Moses’ moment of greatest failure came when the people of Israel resumed complaining, this time about food and water (Num. 20:1-5). Moses and Aaron decided to bring the complaint to the Lord, who commanded them to take their staff, and in the people’s presence command a rock to yield water enough for the people and their livestock (Num. 20:6-8). Moses did as the Lord instructed but added two flourishes of his own. First he rebuked the people, saying, “Listen, you rebels, shall we bring water for you out of this rock?” Then he struck the rock twice with his staff. Water poured out in abundance (Num. 20:9-11), but the Lord was extremely displeased with Moses and Aaron.
God's punishment was harsh. “Because you did not trust in me, to show my holiness before the eyes of the Israelites, therefore you shall not bring this assembly into the land that I have given them” (Num.20:12). Moses and Aaron, like all the people who rebelled against God’s plan earlier (Num. 14:22-23), will not be permitted to enter the Promised Land.
Scholarly arguments about the exact action Moses was punished for may be found in any of the general commentaries, but the text of Numbers 20:12 names the underlying offense directly, “You did not trust in me.” Moses’ leadership faltered in the crucial moment when he stopped trusting God and started acting on his own impulses.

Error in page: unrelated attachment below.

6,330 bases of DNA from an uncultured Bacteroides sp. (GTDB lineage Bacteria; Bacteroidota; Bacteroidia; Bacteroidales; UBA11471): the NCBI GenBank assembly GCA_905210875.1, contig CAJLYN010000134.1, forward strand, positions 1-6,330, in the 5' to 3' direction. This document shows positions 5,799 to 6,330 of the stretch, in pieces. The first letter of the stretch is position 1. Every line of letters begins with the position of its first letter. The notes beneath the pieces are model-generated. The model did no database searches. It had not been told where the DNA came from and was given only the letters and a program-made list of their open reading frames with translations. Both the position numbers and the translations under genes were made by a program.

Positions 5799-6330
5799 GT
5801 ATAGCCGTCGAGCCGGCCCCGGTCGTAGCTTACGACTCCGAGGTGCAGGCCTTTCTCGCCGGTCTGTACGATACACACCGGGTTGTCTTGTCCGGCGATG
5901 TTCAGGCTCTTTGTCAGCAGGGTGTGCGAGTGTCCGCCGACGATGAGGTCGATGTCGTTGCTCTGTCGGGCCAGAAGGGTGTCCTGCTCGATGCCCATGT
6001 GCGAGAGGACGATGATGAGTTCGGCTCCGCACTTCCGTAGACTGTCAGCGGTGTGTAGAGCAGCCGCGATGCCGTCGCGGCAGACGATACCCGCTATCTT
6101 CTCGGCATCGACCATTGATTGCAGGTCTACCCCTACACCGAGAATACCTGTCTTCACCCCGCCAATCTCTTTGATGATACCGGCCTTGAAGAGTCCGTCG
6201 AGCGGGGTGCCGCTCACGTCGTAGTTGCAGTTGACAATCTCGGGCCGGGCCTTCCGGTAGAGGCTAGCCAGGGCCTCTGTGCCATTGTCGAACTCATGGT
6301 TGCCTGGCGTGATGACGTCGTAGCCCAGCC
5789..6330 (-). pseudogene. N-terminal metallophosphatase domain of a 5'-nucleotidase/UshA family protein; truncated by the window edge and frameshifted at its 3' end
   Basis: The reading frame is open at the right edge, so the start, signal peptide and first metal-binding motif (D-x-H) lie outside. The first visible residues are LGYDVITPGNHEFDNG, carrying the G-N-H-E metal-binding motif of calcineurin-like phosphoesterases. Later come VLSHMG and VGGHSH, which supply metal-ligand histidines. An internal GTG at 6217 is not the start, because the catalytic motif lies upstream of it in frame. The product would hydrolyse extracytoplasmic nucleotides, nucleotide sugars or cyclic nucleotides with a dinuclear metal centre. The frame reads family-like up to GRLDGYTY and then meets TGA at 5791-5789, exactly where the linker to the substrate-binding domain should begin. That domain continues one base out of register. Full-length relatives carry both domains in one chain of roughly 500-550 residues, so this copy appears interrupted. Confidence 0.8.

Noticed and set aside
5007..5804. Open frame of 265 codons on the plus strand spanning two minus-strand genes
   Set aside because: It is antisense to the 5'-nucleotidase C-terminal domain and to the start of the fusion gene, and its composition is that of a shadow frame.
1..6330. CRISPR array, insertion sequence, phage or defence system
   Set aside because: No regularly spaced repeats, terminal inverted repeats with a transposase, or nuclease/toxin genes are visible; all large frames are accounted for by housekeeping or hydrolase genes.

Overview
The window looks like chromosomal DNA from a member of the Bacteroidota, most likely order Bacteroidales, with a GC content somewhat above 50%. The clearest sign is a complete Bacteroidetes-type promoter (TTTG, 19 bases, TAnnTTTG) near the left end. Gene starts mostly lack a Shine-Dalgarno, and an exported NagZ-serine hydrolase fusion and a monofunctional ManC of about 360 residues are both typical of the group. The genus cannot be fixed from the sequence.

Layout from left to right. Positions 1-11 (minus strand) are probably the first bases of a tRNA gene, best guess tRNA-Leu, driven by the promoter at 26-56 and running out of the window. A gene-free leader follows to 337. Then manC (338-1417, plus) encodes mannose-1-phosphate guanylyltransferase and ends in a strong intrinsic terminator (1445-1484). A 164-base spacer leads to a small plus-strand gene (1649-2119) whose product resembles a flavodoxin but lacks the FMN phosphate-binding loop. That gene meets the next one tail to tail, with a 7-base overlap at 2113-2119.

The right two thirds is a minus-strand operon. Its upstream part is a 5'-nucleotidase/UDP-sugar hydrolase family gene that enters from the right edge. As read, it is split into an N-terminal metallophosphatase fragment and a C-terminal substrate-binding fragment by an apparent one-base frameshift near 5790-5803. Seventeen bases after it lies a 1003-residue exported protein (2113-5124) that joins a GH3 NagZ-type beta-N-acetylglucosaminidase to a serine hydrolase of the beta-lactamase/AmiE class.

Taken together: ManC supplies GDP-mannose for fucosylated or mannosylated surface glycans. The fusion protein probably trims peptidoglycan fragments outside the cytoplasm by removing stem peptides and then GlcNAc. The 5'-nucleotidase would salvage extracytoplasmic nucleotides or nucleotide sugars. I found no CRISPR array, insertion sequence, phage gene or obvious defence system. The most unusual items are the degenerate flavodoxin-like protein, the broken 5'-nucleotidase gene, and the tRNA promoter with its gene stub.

Honoring God in leadership—as all Christian leaders in every sphere must attempt to do—is a terrifying responsibility. Whether we lead a business, a classroom, a relief organization, a household, or any other organization, we must be careful not to mistake our authority for God’s. What can we do to keep ourselves in obedience to God? Meeting regularly with an accountability (or “peer”) group, praying daily about the tasks of leadership, keeping a weekly Sabbath to rest in God’s presence, and seeking others’ perspective on God’s guidance are methods some leaders employ. Even so, the task of leading firmly while remaining wholly dependent on God is beyond human capability. If the most humble man on the face of the earth (Num. 12:3) could fail in this way, so can we. By God’s grace, even failures as great as Moses’ at Meribah, with disastrous consequences in this life, do not separate us from the ultimate fulfillment of God’s promises. Moses did not enter the Promised Land, yet the New Testament declares him “faithful in all God’s house” and reminds us of the confidence that all in God’s house have in the fulfillment of our redemption in Christ (Heb. 3:2-6).